French investigators have determined that two independent system failures affected the autopilot of a Royal Air Maroc Boeing 737-800 during a complex incident involving a diversion, go-around and a subsequent unstable approach to land at Lyon.

The pilots became increasingly stressed during the event, on 30 December 2016, as they progressively lost confidence in the aircraft’s systems and focused their attention on the remaining fuel level.

Investigation authority BEA states that the aircraft (CN-ROJ) had been conducting a Category III approach to Paris Orly, which required the engagement of both autopilots.

But while autopilot A was engaged, a flight control computer was not receiving data from the radio altimeter. As a result, the crew was unable to engage autopilot B, and autopilot A disengaged.

Although the crew re-engaged autopilot A, the loss of the other autopilot forced a diversion to Lyon where the weather conditions were better and permit the aircraft to land with a single functioning autopilot.

But after the 737 had intercepted the ILS localiser for a Category I approach to Lyon’s runway 35R, the aircraft unexpectedly banked 30° to the right and diverged onto a heading of 070°.

CN-ROJ RAM 737-800 incident-c-Ketounette Creative Commons

Source: Ketounette/Creative Commons

Pilots of the twinjet experienced high stress levels over the aircraft’s behaviour

BEA says this was triggered by autopilot A’s receiving erroneous data from the left-hand inertial reference unit.

The invalid data led to the autopilot’s disengagement, and the captain had to fly the aircraft manually.

Although the crew initially attempted to restore the approach path, they realised that the deviation was too great and a go-around was necessary.

The crew engaged autopilot B but the left-hand inertial reference system fault caused this autopilot to disengage – leading to a loss of attitude data on the captain’s side, and forcing him to continue manual flight.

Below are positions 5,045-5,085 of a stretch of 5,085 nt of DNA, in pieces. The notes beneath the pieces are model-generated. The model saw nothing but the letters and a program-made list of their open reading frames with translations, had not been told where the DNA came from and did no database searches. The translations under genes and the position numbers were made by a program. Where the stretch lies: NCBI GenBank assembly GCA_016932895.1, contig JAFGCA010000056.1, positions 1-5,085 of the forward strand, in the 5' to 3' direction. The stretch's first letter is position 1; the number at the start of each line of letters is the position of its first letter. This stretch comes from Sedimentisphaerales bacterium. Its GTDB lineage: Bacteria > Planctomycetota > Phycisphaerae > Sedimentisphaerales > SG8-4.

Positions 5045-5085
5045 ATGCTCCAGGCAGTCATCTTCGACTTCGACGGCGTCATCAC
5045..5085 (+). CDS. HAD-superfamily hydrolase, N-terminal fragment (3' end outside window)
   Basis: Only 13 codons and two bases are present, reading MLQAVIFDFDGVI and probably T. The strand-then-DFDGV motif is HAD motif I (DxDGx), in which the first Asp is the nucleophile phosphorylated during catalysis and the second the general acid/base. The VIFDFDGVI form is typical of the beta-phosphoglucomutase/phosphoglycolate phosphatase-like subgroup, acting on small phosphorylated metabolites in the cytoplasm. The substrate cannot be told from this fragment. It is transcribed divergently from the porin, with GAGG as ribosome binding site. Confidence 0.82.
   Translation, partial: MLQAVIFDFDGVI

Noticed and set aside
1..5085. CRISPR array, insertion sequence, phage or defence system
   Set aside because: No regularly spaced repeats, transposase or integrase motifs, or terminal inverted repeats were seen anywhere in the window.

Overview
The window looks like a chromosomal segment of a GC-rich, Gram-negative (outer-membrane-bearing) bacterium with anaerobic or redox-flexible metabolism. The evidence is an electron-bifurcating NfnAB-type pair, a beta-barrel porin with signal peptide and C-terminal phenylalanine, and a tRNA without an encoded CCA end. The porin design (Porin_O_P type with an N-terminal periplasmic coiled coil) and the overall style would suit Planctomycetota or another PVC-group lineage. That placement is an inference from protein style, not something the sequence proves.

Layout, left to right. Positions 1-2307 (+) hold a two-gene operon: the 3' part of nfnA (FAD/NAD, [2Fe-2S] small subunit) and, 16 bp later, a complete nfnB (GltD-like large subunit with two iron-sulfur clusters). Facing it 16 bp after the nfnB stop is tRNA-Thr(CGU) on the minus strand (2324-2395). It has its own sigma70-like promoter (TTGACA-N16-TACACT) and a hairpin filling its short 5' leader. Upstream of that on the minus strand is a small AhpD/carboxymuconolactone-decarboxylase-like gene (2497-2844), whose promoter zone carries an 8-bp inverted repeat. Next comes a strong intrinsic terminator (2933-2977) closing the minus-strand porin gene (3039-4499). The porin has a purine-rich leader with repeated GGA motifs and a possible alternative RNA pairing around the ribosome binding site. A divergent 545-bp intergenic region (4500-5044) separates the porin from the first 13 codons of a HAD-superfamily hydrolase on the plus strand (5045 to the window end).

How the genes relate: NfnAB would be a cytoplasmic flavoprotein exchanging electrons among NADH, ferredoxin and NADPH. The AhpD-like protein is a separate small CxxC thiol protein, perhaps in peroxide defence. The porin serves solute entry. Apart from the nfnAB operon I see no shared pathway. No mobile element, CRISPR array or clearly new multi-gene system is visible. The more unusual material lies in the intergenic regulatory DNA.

BEA says the crew switched the data feed to the right-hand inertial reference unit, restoring the attitude information.

The captain transferred control to the first officer and autopilot B was re-engaged.

But as the aircraft captured the glideslope on its second approach to Lyon, the situation which had emerged in Paris – loss of radio-altimeter to the flight control computer – again caused autopilot B to disengage, and prompted the first officer to hand control back to the captain.

The captain proceeded with the approach manually, and without the use of flight directors.

BEA says the approach was unstable in terms of the aircraft’s flightpath, speed and configuration, and it generated several cockpit alerts from the ground-proximity warning system, including cautions over the sink rate, glideslope, and altitude.

The aircraft broke cloud cover at about 400ft and was left of the runway 35R centreline. Although the first officer called for a go-around, the captain decided a side-step to the runway for landing was preferable, in the circumstances, given the pressure of confusing system failures and two previous missed approaches.

“Both pilots, during their interviews, expressed the large amount of stress that they had felt,” says BEA, adding that the sudden deviation during the initial approach to Lyon was the “tipping point”.

“The [first officer] mentioned a very stressful occurrence with a lot of systems that were not operating [while] the captain explained that they had fought the aircraft and that they were relieved when they touched down.”

None of the 155 occupants was injured.

BEA says the situation was exacerbated by a perception that the remaining fuel was insufficient. But the inquiry states that the fuel on board permitted holding and continuing the flight “without haste”, and the weather conditions allowed a manual Category I landing.

“A gulf was therefore created between the actual status of the aircraft and the crew’s perception of it,” says BEA.

Investigators state that emergence of two independent failures in two separate systems – where the cause, absence of a link, and consequences were difficult for the crew to analyse – contributed to the serious incident.

BEA adds that “non-systematic” reporting by crews of technical malfunctions in the aircraft’s log, including inertial reference problems and automatic disconnection of autopilots, played a role in the event.

It states that such crew reports are “essential” to ensuring timely maintenance actions, and probably would have allowed the airline’s maintenance department to be better prepared to resolve issues, identify communication problems between the radio-altimeter and flight computer, and replace the faulty inertial reference unit more quickly.